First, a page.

Senate State Government Committee chairman Lloyd Smucker (R-Lancaster) will call additional hearings as he tries to find consensus on whether, where and what legislative action is warranted when it comes to Penn State governance.

Turnpike CEO Directs New Accountability Measures

The head of the Pennsylvania Turnpike says the commission is making a clean break from any past offenses.  After reading the grand jury presentment that led to criminal charges being filed in a “pay-to-play” corruption scheme, CEO Mark Compton tells Radio PA that his emotions went from disappointment to outrage.

“The one thing that I can assure our traveling public, to them and to our employees, both of you deserve better and we are going to make darn sure that these things never happen again.”

On Monday Compton ordered the Office of Compliance to conduct a review of every contract awarded during the timeframe of the Attorney General’s investigation and called for a memo to be sent out to Turnpike vendors, explaining the commission’s revised procurement policies.  Compton’s also asking that all Turnpike employees sign their existing code of conduct. 

This is all coming less than two months on the job for Compton, who is taking action to ensure past mistakes aren’t repeated again. 

The new accountability directives at the Turnpike are in addition to the reforms Compton pointed out in a statement released immediately following last week’s grand jury presentment.

Committee Amends, Advances Liquor Privatization Bill

Like the plan Governor Tom Corbett outlined in January, the amended version of HB 790 would create 1,200 new private sector wine & spirits licenses.  The big change is that existing beer distributors would be given the right of first refusal. 

The amended bill would also allow state-run liquor stores to stay open until the number of privately-owned license equals twice the number of state stores in a particular county.  As soon as the total number of state stores falls below 100, all remaining outlets would be closed. 

A limited number of grocery stores would also be allowed to purchase special wine-only licenses under the amendment that ultimately cleared the House Liquor Control Committee. 

“This committee will deal with HB 790 today, after which it will go to the full House of Representatives for a debate and possible amendments, after which it will go to the Senate, after which it will probably come back to the House,” Chairman John Taylor (R-Philadelphia) said while emphasizing this is just the first step in a long legislative process.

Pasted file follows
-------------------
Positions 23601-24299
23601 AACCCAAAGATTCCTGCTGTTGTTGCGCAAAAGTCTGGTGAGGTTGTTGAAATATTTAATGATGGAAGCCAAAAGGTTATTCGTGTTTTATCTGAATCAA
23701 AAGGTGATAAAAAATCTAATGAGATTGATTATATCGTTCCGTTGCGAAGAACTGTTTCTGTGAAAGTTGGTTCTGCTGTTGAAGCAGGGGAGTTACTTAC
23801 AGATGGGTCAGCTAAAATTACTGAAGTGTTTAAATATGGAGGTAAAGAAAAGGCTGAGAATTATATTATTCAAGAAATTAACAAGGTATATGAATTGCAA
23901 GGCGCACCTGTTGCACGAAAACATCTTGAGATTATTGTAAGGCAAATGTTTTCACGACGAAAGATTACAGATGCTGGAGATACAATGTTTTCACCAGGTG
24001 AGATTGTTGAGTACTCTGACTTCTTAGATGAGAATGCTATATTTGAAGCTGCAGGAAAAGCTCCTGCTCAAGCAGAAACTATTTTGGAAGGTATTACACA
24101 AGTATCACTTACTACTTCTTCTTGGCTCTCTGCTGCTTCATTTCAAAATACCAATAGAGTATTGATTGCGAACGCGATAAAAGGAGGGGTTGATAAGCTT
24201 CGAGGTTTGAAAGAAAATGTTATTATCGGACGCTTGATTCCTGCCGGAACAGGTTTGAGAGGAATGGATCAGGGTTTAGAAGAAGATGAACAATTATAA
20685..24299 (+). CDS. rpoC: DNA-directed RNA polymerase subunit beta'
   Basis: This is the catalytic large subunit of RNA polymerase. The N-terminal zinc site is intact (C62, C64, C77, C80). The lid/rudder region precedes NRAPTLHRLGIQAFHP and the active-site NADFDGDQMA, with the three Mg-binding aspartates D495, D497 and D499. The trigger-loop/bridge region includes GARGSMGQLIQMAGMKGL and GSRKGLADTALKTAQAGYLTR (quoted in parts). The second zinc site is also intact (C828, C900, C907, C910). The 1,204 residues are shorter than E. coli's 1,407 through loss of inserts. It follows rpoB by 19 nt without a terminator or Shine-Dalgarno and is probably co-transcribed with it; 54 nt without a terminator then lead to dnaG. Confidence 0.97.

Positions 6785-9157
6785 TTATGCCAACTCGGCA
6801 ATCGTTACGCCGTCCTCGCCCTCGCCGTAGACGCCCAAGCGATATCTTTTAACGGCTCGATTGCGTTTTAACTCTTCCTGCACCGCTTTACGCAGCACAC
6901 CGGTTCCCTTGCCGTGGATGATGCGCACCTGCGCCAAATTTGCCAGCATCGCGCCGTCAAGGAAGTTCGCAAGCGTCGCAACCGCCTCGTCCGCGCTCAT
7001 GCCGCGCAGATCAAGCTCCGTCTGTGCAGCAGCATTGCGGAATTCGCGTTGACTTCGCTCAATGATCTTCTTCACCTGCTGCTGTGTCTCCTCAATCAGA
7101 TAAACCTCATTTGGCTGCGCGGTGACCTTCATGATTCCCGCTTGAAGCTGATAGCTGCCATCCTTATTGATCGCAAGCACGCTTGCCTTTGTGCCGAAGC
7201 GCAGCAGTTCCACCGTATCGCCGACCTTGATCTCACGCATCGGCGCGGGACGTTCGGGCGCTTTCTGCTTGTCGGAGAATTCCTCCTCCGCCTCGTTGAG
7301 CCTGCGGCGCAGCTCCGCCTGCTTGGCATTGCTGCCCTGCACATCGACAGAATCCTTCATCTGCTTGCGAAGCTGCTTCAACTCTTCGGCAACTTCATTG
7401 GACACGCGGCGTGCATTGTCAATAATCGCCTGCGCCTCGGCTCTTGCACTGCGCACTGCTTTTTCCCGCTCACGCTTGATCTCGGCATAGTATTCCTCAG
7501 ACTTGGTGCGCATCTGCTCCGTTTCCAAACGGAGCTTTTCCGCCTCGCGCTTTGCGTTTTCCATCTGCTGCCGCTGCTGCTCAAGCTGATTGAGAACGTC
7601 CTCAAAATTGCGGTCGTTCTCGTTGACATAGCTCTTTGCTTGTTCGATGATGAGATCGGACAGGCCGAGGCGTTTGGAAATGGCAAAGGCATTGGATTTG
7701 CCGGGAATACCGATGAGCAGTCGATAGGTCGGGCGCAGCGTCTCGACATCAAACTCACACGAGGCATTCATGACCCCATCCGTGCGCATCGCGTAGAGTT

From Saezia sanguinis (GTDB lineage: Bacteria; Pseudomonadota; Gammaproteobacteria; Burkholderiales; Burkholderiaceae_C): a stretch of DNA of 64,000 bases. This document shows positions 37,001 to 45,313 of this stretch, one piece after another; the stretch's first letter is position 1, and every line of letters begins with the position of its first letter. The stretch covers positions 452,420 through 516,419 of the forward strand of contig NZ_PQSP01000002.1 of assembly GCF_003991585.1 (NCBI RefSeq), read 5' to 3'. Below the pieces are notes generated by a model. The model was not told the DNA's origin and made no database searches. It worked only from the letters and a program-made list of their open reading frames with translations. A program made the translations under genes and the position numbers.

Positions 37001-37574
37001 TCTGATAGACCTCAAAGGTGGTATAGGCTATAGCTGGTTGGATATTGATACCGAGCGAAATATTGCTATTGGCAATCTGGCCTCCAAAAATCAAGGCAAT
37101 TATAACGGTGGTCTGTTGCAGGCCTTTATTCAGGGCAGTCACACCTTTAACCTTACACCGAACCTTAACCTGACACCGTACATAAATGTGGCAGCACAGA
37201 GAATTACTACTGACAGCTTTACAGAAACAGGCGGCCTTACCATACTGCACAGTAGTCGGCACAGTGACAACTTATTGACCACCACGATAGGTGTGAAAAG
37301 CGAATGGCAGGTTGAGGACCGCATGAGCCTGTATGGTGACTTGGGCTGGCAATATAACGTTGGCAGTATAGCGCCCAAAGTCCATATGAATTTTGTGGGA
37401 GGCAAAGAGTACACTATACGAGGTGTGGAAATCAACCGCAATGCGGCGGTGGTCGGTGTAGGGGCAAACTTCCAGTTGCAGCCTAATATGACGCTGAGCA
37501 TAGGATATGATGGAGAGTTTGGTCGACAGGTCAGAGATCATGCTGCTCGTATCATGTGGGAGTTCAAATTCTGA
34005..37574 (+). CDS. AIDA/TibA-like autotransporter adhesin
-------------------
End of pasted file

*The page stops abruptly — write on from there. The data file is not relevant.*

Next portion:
Democrats on the committee repeatedly called for public hearings and more time to analyze the bill during some two and a half hours of debate.  “I just think this is getting more confusing, instead of making it less confusing for our consumers,” said Minority Chairman Paul Costa (D-Allegheny).

Moments after the debate ended with a party-line vote of 14 – 10, Governor Tom Corbett released a statement calling it a “momentous first step.”  Corbett says he will continue to work with the General Assembly to end the state’s role as the sole wholesaler and retailer of wine & spirits.   

While the original Corbett plan would have potentially generated $1-billion dollars from the upfront sale of the wholesale and retail licenses, the amended bill is only expected to generate about $800-million.

Resolution Calls for Study on Combining Two Pennsylvania Commissions

Is it time for the Pennsylvania Game Commission and the Pennsylvania Fish and Boat commission to join forces?  A resolution to take a new look at the idea is moving through the legislature.

The house Game and Fisheries Committee has unanimously approved the resolution calling for a study on the impact of merging the two commissions. A similar study a decade ago showed the idea was feasible and would save money, but no action was taken.

Representative Martin Causer, the prime sponsor, says given the economic challenges, it’s time to revisit the issue. He says the study will give solid information to make the best decisions for Pennsylvania’s hunters and anglers.

The study would be conducted by the Legislative Budget and Finance Committee. The resolution now goes to the full house.